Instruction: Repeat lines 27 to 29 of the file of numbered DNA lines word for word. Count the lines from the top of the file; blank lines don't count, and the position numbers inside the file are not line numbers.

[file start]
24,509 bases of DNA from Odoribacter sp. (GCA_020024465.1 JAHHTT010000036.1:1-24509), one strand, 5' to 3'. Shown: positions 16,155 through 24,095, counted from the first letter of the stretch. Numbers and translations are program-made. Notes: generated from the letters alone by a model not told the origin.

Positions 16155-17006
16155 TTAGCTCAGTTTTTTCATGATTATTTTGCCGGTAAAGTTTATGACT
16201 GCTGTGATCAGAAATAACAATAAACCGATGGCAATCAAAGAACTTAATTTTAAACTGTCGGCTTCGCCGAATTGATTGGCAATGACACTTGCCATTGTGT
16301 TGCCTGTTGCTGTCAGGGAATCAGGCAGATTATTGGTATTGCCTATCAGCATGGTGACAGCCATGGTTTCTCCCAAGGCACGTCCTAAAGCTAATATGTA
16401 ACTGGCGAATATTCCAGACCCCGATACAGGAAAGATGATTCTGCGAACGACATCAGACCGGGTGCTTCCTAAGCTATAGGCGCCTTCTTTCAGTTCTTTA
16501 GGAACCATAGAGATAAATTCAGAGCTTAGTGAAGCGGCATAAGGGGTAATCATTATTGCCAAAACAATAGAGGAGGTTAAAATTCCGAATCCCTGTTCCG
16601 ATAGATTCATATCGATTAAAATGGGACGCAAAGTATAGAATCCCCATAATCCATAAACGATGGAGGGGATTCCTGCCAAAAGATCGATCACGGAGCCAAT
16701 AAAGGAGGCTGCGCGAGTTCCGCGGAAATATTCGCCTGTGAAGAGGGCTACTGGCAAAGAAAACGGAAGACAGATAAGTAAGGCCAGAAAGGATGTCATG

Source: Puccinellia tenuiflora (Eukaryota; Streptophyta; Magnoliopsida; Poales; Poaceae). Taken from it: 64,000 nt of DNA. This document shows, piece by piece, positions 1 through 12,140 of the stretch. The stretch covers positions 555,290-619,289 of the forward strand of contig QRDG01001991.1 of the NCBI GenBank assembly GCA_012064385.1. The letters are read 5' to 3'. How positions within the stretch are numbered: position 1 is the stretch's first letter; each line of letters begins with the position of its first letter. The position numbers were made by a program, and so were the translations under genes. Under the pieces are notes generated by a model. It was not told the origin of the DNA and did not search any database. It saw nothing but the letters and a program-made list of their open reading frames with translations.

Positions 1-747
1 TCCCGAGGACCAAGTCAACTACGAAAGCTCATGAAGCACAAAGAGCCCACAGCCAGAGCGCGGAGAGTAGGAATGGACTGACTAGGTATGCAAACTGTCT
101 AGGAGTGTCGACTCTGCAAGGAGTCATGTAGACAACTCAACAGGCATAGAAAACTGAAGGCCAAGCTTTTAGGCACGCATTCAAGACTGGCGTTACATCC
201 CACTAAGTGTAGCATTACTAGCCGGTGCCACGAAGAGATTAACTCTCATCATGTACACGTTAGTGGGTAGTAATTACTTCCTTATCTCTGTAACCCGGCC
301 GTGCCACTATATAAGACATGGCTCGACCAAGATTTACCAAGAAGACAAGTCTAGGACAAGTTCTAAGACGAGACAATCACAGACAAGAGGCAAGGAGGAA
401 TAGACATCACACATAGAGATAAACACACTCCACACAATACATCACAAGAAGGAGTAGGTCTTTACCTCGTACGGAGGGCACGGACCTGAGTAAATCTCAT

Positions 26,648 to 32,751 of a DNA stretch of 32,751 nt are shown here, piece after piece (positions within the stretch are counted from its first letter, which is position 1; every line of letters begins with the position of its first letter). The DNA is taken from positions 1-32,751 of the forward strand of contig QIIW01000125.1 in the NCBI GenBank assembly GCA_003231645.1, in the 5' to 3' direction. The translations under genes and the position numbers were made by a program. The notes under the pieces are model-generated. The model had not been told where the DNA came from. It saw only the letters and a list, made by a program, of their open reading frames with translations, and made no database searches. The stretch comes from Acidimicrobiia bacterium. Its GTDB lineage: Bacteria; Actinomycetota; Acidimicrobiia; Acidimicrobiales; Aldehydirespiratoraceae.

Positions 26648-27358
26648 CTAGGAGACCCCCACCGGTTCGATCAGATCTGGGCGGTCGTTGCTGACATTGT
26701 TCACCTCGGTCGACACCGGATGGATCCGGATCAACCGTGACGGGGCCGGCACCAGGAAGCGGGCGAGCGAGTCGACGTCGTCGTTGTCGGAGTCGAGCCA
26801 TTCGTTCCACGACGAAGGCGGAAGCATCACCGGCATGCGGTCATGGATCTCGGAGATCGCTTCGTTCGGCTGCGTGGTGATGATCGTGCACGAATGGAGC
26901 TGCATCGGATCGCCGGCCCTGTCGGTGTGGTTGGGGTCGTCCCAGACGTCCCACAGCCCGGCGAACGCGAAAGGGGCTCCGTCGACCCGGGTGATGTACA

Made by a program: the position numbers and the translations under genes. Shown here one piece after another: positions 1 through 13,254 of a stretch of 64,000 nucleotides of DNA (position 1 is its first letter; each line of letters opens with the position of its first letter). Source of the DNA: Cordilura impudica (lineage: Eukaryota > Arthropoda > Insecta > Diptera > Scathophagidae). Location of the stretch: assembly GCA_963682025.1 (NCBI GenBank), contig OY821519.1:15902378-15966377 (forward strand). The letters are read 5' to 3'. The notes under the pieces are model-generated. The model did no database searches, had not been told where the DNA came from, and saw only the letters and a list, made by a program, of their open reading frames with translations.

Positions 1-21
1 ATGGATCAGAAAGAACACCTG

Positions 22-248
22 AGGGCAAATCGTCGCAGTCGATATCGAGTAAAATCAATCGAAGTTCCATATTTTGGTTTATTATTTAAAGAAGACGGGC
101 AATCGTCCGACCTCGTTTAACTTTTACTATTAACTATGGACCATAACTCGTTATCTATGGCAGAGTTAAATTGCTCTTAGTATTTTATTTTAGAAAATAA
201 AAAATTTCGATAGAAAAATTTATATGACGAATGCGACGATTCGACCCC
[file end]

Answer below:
22 AGGGCAAATCGTCGCAGTCGATATCGAGTAAAATCAATCGAAGTTCCATATTTTGGTTTATTATTTAAAGAAGACGGGC
101 AATCGTCCGACCTCGTTTAACTTTTACTATTAACTATGGACCATAACTCGTTATCTATGGCAGAGTTAAATTGCTCTTAGTATTTTATTTTAGAAAATAA
201 AAAATTTCGATAGAAAAATTTATATGACGAATGCGACGATTCGACCCC